The Sundarbans, the world's largest mangrove forest of which more than half lies in Bangladesh, once again acted as a natural barrier protecting the country from the worst effects of Cyclone Yaas, as it has done countless times before. Yet this protection comes at a cost, as the forest ecosystem must bear heavy damage each time to both its flora and fauna.
At least 6 deer, alive and dead, were recovered until Thursday as they came floating along the flood waters from the forest, a day after rthe cyclone made landfall. For two days, the entire mangrove remained inundated in saline water pushed in by tidal waves that reached over 5-feet during the high tide.
Experts fear for the rich biodiversity of the forest as salt water may remain for quite some time before being absorbed into the soil, turning the land saline too.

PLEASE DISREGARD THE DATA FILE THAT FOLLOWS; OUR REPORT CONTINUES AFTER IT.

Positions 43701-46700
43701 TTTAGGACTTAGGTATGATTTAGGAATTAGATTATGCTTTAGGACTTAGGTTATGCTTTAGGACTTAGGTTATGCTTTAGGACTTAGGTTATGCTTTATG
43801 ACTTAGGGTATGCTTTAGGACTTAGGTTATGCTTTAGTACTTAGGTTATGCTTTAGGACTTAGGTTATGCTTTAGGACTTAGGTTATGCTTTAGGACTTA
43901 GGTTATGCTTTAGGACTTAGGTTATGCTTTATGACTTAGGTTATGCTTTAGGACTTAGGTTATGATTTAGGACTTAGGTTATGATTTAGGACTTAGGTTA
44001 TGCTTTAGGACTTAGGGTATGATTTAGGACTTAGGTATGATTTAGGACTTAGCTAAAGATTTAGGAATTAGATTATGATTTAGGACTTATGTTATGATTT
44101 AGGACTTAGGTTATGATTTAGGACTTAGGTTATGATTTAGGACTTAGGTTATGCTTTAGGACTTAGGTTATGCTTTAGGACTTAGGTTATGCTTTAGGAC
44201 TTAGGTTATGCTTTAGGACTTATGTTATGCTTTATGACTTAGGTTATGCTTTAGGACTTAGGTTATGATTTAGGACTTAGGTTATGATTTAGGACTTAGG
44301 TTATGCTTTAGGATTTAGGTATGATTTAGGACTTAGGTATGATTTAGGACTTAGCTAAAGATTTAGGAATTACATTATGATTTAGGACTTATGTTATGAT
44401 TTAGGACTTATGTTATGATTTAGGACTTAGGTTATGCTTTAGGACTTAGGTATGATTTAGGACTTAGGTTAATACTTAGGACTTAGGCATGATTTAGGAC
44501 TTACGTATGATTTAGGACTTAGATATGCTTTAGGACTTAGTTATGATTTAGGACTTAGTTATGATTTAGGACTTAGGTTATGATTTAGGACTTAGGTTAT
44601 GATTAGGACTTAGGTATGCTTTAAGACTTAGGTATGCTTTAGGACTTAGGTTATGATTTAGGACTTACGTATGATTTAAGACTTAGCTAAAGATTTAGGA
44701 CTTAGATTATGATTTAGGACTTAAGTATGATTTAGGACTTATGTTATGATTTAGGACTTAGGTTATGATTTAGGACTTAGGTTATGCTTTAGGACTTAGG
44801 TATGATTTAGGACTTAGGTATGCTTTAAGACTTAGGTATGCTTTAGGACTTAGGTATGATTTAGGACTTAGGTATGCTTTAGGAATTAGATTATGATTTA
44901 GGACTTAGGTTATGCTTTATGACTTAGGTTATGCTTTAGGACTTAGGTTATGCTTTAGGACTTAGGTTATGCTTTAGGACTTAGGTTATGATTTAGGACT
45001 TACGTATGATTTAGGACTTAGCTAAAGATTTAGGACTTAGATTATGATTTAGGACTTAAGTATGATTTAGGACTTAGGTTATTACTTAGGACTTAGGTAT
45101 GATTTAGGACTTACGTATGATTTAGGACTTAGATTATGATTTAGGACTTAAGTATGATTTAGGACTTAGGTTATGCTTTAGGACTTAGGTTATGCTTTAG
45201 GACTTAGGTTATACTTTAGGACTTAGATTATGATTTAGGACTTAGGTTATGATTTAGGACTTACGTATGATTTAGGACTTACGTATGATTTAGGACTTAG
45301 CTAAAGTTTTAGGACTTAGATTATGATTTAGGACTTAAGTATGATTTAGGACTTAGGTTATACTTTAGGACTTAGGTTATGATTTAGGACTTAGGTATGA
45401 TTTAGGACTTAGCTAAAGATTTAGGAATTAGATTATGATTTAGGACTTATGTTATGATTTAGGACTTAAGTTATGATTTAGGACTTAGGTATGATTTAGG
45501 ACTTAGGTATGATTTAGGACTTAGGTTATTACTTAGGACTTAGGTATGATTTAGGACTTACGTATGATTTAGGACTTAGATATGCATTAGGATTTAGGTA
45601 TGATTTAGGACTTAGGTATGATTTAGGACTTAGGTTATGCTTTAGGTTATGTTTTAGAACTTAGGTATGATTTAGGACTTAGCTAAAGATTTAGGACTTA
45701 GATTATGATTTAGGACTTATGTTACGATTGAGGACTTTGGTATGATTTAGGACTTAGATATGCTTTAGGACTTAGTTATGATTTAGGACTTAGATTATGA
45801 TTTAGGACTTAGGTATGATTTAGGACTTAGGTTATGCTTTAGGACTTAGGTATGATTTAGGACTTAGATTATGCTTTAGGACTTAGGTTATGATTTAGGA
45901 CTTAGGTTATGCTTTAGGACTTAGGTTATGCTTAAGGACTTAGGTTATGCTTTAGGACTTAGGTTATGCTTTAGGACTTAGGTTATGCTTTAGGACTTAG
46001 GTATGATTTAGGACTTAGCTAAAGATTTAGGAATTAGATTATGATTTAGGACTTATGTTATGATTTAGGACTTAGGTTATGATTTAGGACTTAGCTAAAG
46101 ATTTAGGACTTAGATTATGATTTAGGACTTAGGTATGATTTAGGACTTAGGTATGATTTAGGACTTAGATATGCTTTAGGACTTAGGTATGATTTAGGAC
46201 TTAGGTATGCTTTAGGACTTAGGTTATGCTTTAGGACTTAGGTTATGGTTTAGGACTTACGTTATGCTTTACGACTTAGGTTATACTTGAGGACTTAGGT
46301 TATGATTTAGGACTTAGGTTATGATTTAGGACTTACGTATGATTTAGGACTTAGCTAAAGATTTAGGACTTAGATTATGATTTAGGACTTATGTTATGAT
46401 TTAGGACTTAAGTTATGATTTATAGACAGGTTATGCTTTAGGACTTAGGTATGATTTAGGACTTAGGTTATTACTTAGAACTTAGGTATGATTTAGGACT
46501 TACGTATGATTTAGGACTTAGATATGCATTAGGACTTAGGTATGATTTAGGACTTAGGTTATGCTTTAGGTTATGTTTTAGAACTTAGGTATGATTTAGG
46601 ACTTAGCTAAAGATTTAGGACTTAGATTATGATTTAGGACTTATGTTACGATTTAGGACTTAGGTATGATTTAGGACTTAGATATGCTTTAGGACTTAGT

“Through a long adaptive process wildlife has survived in Sundarbans but the biodiversity will be affected as their food and habitats have been destroyed,” said Dr. Md Anwarul Islam, professor of the Zoology Department at Dhaka University.
“Remaining submerged in saline water can hinder reproduction as well as other diseases to the animals,” he said.
The southwestern mangrove forest formed on the Bay of Bengal has been working as a buffer between the coastal population and many catastrophic cyclones that ravage the region every year. Cyclones Aila, Bulbul, Sidr, Amphan and most recently Yaas all at first rampaged the Sundarbans and then weakened as they reached further into Bangladesh.